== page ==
Reach out to your competitors’ clients that are no longer working with them. You can ask them what they liked or disliked while working with the company. This way you’ll have, first of all, the direct information from the source, and secondly, you’ll know which issues worry your target audience the most. 

4. Outsmart Your Business Competitors – Develop a UVP

After analyzing your business competitors, you should develop the benefit of your offer – your Unique Value Proposition (UVP). 

UVP is a statement that explains your product’s relevancy, value, and how it differs from your competitors’ products. Your UVP may be wired into your features or your new startup concept. Based on your UVP, you need to create a slogan or a motto that users associate your company with. Companies need a memorable motto to inspire.

Steps for making a UVP when you want to make a promising startup:

1) Learn your customer

After you find out who your target audience is, you need to get to know it more closely, conduct research, interview customers, etc.

2) Write the first draft of your UVP

Tips for drafting your UVP:

  • Be concise and to the point

The value proposition should be short, around 10 to 30 words. It’s the key to focus on your product or service.

  • Indicate the end benefit(s) for the customer

First of all, startup companies should emphasize the main benefit and then add any additional ones. The additional benefits can be related to the price, quality, location, service, guarantee, speed, or selection of the product.

  • Differentiate

Make sure that your competitors don’t have a similar UVP, otherwise, it won’t be unique at all. 

5. Define Your Startup Monetization Model

Having a new brilliant idea is one thing, but earning revenue from it is different. If you want to create a startup, a monetization model should be decided in the first stages of your development process. It’s the key!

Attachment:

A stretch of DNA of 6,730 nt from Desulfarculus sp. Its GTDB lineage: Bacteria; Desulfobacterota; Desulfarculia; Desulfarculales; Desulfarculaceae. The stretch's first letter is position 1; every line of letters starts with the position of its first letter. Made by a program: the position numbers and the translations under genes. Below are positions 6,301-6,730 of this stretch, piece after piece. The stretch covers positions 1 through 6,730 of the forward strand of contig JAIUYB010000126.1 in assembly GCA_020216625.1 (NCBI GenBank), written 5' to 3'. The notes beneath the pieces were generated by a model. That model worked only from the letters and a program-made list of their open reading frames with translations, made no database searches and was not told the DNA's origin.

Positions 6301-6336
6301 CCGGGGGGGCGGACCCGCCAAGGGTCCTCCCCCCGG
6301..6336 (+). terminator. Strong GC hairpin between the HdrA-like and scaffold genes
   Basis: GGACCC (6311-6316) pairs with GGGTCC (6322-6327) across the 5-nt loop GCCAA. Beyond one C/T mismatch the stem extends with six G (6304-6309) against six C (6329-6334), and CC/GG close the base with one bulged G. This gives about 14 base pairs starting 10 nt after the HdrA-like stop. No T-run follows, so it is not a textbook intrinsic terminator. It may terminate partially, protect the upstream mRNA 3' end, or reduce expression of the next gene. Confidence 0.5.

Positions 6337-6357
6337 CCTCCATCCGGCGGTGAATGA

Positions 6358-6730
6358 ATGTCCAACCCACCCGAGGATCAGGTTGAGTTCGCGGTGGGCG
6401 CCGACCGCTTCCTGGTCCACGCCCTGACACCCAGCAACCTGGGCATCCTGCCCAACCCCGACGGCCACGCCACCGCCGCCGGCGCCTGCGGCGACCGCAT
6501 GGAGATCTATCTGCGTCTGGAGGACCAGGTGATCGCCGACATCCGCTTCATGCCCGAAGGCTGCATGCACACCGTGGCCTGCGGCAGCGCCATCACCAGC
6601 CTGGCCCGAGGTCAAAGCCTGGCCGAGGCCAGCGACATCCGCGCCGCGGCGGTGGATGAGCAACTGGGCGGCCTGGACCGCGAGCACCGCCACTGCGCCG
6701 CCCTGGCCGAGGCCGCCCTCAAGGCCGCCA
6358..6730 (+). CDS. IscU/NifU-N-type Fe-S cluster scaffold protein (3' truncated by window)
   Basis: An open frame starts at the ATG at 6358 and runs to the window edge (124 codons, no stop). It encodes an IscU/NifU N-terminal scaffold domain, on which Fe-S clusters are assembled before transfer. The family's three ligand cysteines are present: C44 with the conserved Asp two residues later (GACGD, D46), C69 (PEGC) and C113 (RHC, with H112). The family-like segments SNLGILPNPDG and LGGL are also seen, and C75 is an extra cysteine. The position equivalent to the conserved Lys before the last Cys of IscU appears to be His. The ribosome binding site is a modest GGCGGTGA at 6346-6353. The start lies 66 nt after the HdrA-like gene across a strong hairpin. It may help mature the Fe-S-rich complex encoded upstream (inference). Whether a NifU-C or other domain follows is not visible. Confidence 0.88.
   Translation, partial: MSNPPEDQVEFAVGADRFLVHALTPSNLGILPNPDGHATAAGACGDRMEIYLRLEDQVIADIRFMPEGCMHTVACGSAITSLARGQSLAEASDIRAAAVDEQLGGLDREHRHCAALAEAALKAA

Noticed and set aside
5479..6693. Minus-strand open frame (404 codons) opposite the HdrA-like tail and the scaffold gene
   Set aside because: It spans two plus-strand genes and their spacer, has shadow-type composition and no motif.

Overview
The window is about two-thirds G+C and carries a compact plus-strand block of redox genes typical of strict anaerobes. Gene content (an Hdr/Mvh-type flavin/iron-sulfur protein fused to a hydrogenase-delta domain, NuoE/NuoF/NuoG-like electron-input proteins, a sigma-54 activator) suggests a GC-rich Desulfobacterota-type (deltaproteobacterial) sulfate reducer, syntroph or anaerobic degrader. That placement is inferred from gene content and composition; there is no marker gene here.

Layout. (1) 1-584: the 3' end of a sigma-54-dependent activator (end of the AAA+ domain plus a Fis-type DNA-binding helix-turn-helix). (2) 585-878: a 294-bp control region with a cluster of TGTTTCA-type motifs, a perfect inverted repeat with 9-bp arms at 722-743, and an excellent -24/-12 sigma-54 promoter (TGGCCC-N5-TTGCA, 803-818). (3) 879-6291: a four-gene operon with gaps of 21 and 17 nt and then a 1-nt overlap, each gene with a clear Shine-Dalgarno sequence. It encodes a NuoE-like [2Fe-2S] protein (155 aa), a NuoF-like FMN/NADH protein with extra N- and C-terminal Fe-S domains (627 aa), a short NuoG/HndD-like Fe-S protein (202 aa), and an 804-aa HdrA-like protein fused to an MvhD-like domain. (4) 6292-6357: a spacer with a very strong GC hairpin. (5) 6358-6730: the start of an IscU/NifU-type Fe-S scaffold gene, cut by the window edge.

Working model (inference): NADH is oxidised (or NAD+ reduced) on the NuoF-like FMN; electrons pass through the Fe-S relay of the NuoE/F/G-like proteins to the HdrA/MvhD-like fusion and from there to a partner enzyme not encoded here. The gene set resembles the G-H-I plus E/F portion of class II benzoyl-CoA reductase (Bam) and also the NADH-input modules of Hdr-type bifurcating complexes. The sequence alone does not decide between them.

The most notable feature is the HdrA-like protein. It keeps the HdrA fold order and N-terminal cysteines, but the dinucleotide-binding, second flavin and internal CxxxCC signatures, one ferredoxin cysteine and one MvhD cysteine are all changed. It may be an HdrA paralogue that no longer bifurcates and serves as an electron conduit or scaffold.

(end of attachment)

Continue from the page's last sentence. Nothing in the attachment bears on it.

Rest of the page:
Choosing a suitable monetization model is the key to booming revenue.

However, there are many revenue models; try to find out what your competitors’ monetization models are. They’ve probably been on the market and in the industry longer than you. If you learn new strategies in making money in that market, it will be beneficial.

Note: While selecting a monetization model for creating a promising startup, consider not only its pros and cons but also your competitors’ experience. By being in the market longer, they might know a thing or two about making money.

On the other hand, your different monetization strategy may also serve as your UVP.

A significant example is Netflix. This company offers streaming movies on a subscription-based model versus paying for a singular film or TV series. Their concept revolutionized the entire experience of buying and watching movies. Netflix has come a long way from sending DVDs via mail to becoming one of the media industry giants.

How to build a startup: Top 4 monetization models

Top 4 monetization models:

Commission revenue model

A commission-based model is a monetization model where you need to charge for each payment transaction. If you are launching an online marketplace, either a supplier or a customer can be trusted. Besides, you can set a percentage or a fixed fee.

This model is more commonly used when making an online service marketplace due to the need to have frequent payment transactions.

Related: How To Create an Online Marketplace You Can Be Proud Of

The pro of this revenue model for opening a startup is that it attracts more suppliers. With each transaction, you monetize the platform. However, there is always a challenge of whether you are providing enough value.

Subscription revenue model

A subscription-based model is a monetization model where you need to charge either a monthly or an annual fee for accessing the website or an app.

Sustainability is the advantage of a subscription model for developing a startup.  Nevertheless, as good as it sounds, a subscription revenue model’s biggest challenge is convincing users to subscribe before even using the services. You need to be very trustworthy for your users. Our company knows that many entrepreneurs use the technique of providing a trial period.

Freemium

Freemium is a monetization model where a platform offers both free and premium features.